WIC (women, infants, and children) is a government program that provides vouchers for nutritious foods to pregnant and nursing women, and children up to the age of 5 who are at nutritional risk. Nationally, the program reaches about 9,000,000 children and mothers a year. Every region employs an RD, who sees high-risk participants and can tailor the food package accordingly.
I was in Louisiana WIC region 1 working under Sheneda Jackson. We worked at clinics in Metairie, Chalmette, and Marerro. So what were my days like? On Monday I sat and watched one of the workers review the participants’ intake forms and enter addresses, anthropometric data, voter registration data, income data, and a whole host of other things into the computer system. For the participants who failed to bring in the WIC-17 form, which is filled out by the doctor, we had to re-weigh and measure them, and take their hemoglobin. Basically, I spent Monday sitting and staring at a computer screen, and pricking baby fingers. It was pretty terrible. Although I think the program provides a valuable service, the responsibility of entering intake data is not one that I would ever want. My favorite part was hanging out with the kiddos but they didn’t want anything to do with me after I gave them a finger stick for hemoglobin!
Later in the week, I worked the other job with patient interaction, where you look over their nutrition survey and assign a risk code to every participant. They MUST have a risk code, since the program is technically only for those at nutritional risk. Most often, it ends up being “inappropriate infant feeding practices” or “inappropriate eating practices for women”. Honestly, it wasn’t hard to pick out something that people didn’t know, whether it was putting cereal in the bottle of a baby younger than 6 months, feeding an infant a bottle of water (risking water intoxication), and the most common: feeding the child sugary beverages. During this session, you are supposed to educate the participant and sign their vouchers. There is more computer stuff to enter.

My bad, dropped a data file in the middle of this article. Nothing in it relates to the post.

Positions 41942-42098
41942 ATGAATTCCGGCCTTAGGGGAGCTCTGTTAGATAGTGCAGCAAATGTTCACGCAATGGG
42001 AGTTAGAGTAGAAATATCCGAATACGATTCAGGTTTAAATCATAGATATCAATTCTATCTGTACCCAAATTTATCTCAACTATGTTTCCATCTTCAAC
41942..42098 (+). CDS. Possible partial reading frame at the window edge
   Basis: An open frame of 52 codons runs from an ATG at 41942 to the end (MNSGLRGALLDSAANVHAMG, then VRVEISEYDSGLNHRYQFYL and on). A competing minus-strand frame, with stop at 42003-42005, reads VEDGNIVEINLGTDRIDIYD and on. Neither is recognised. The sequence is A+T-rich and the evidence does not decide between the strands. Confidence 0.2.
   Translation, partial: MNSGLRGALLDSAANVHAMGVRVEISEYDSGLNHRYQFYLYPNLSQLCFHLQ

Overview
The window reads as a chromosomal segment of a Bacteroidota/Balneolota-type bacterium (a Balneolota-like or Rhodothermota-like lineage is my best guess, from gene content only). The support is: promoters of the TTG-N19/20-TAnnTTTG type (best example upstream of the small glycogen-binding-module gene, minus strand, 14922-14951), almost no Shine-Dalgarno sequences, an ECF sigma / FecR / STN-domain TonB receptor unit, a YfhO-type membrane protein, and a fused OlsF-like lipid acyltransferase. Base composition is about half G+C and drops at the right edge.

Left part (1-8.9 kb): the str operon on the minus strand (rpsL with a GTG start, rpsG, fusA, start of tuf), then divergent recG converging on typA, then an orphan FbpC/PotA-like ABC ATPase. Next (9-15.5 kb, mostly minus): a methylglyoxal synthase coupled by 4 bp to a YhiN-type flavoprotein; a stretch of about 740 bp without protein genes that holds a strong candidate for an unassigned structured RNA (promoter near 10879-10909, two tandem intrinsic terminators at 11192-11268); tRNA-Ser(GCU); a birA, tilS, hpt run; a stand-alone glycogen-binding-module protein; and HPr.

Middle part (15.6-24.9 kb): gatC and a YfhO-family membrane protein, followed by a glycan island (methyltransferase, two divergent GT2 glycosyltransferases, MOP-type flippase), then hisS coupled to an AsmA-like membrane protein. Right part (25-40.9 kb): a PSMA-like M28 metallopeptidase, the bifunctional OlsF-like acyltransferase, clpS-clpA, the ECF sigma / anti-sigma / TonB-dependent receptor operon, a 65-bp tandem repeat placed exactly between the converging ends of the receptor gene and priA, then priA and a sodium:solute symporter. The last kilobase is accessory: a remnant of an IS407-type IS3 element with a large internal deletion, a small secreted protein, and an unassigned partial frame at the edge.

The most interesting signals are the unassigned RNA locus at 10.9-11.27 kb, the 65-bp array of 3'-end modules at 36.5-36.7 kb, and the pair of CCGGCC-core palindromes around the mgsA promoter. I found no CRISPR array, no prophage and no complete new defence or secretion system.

After two days, I really got to do things on my own. The computer program gets much easier with use, and I found that when I was given the opportunity to educate participants, it could sometimes be really fulfilling! When a concerned mother came in, I’d get excited because I knew that my expertise would be put to good use and she would be thankful to have my input. One woman said: “That’s the first time anyone ever looked at my survey!” which can’t be true, because that is used to assign nutritional risk codes. But I can see how at an under-staffed, over-booked clinic her education fell through the cracks.
On Friday, there were group education classes about fruits and vegetables. For the most part, participants were interested, polite, and actively participated in the class, laughing and joking with one another. But that wasn’t everybody. It was so frustrating to me when a young pregnant girl and her mother came in looking like we were ruining their day. When they asked “How long is this going to take, because I have places to be?” and rolled their eyes and muttered “seriously?!” under their breath while browsing the web on their iPhones I had to bite my tongue. This education component comes from people who truly care about the well being of participants, AND it’s a condition of the program! If they don’t have the time and decency to sit through a 20-minute nutrition class politely, then they don’t deserve to have the government give them free food. Or at least that’s my opinion. Common decency, I tell ya.
Overall, I don’t think I would want to work at WIC, but I will say that it got about a thousand times better than I thought it would as I learned the ropes and became less overwhelmed by the program.
Here are some things that I learned:
– I probably do not want to be employed by a nonprofit program. The RD was overworked, and almost always stressing about a new mini-crisis due to the underfunding issue.
– Even when you have almost nothing in common some people, give it a little bit of time and eventually you’ll find something to laugh about. I thought I was doomed to never connect when the TV in the break room was showing Days of Our Lives and had several people GLUED to it, but everything ended up fine.
– I much prefer speaking to people who want to be there, not who need to be there.